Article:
I’ll repeat that for the benefit of our listeners. Do the first weeding when the rice plant has four leaves. Two or three weeks later, at tillering, it’s best to weed again.
That’s correct if you use direct seeding. But if the rice has been transplanted from a nursery, you need to weed only one time, at the beginning of tillering. When you apply fertilizer, there shouldn’t be any weeds in the field. You don’t want to fertilize the weeds!
Mr. Fofana, I know that you’ve been growing rice for many years. If you compare direct seeding and transplanting, which would you say is more effective in controlling weeds?
I have tried both methods and learned that transplanting is better.What I mean is that if I transplant two-week old seedlings from a nursery into the field, that gives the rice a good advantage over weeds.But sometimes farmers can’t use the transplanting method. So they use direct seeding. If you must do direct seeding, make sure that you germinate your seeds before sowing them. That will help.
Also, when you transplant seedlings, the spacing is important. If there is too much space between rice plants,weeds can grow more easily. Leave about twenty centimetres between the rice plants so you can move around the plot without damaging the plants. If the spaces are too narrow, you trample on the rice plants when you weed.
I find it’s also easier for me to do hand weeding if I plant rice in rows. Some weeds look a lot like rice, so if I see a plant outside the row, I can be sure that it’s a weed. In our neighbouring district, I have seen farmers using a rotary weeder. It is a handy mechanical tool with which they easily weed in between rows. Next time I visit that area, I will surely buy one as it makes weeding much easier and I won’t have to hire more labour.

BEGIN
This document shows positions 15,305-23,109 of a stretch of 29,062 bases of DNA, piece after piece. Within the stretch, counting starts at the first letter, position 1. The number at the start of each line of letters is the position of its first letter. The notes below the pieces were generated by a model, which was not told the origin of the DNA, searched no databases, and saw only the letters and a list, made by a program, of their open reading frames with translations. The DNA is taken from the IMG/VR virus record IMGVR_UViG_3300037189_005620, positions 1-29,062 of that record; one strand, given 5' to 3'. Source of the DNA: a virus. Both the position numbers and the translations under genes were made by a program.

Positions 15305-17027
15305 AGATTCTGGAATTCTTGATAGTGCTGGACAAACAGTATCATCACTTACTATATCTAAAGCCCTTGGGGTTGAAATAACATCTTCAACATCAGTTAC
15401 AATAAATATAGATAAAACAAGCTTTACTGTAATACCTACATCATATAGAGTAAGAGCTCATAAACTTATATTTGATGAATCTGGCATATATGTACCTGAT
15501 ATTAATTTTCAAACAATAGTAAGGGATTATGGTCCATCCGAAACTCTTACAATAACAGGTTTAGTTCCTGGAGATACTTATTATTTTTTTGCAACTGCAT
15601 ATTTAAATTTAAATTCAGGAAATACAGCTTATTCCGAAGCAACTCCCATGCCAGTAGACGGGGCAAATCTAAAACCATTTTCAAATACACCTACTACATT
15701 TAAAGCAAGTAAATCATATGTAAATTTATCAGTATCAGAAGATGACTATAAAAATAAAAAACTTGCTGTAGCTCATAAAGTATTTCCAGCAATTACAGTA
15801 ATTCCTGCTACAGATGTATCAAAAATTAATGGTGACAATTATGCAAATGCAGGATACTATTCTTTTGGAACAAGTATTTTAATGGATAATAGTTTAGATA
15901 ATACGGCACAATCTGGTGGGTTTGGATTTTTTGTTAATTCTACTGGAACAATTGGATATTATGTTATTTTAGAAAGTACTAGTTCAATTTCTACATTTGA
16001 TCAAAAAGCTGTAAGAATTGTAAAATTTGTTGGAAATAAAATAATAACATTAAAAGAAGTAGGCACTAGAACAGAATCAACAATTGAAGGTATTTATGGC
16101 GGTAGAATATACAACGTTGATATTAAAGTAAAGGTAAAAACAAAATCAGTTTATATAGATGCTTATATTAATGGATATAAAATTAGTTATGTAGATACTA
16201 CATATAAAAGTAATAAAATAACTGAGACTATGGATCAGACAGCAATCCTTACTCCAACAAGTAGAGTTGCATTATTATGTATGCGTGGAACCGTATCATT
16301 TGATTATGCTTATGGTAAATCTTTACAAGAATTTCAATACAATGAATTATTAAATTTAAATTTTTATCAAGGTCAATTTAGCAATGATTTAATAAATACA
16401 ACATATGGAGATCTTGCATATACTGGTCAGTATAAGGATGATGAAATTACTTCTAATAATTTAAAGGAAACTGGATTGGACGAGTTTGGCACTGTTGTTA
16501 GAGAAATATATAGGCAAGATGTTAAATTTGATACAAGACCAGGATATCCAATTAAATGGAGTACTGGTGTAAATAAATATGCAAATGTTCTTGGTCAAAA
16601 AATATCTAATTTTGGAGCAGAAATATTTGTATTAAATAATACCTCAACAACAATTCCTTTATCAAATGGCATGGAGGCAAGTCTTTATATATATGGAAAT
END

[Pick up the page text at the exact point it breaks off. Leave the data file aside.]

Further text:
Is there anything else you’d like to offer before we sign off?
Apart from these things, I also do a rotation of crops. If the land can bear three crops per year, that’s a way to reduce weeds. Weeds can’t survive in a field if you keep changing the crop. For example, I use the rotation of corn, rice, and potatoes. Taking up this cycle for two or three years or more, I manage to control most weeds…even wild rice.
Fade in, then fade out background music
Thank you, Mr. Fofana and Mr. Diallo. You’ve provided valuable information for those of us who are trying to keep weeds down. We’ve talked about the benefits of several approaches… plowing, flooding, transplanting and crop rotation. On the weeded farm, the nutrients in the soil and the fertilizer that you apply benefit only the rice. The rice plant, with fewer competitors, develops well and yields better.
Thank you for listening. If you wish to have a copy of the video CD on weed management or other rice technologies, please contact me at this station[the radiobroadcaster should give a mobile number or the number of the radio station. Please see notes below for information about obtaining rice videos from the Africa Rice Center].
Fade in signature tune. After 30 seconds, fade outbackground music and hold under host.
Contributed by: Felix S. Houinsou, Rural Radio Consultant/WARDA, and Radio Immaculée Conception, Benin, a Farm Radio International broadcasting partner.
Reviewed by: Paul Van Mele, Program Leader, Learning and Innovation Systems/Africa Rice Center (WARDA)
Information provided by: Jonne Rodenburg, Weed Scientist/Africa Rice Center (WARDA)
The International Fund for Agricultural Development (IFAD) for supporting participatory research with women rice farmers in lowlands. The Bill & Melinda Gates Foundation, USAID and IFAD for supporting this script and for translating the rice videos into local languages.
If you are interested in receiving videos about different rice technologies, please contact Jonas Wanvoeke at the Africa Rice Center (firstname.lastname@example.org; +229 21 35 01 88; 01 BP 2031, Cotonou, Benin). For a list of rice videos available, please see: www.warda.org/warda/guide-video.asp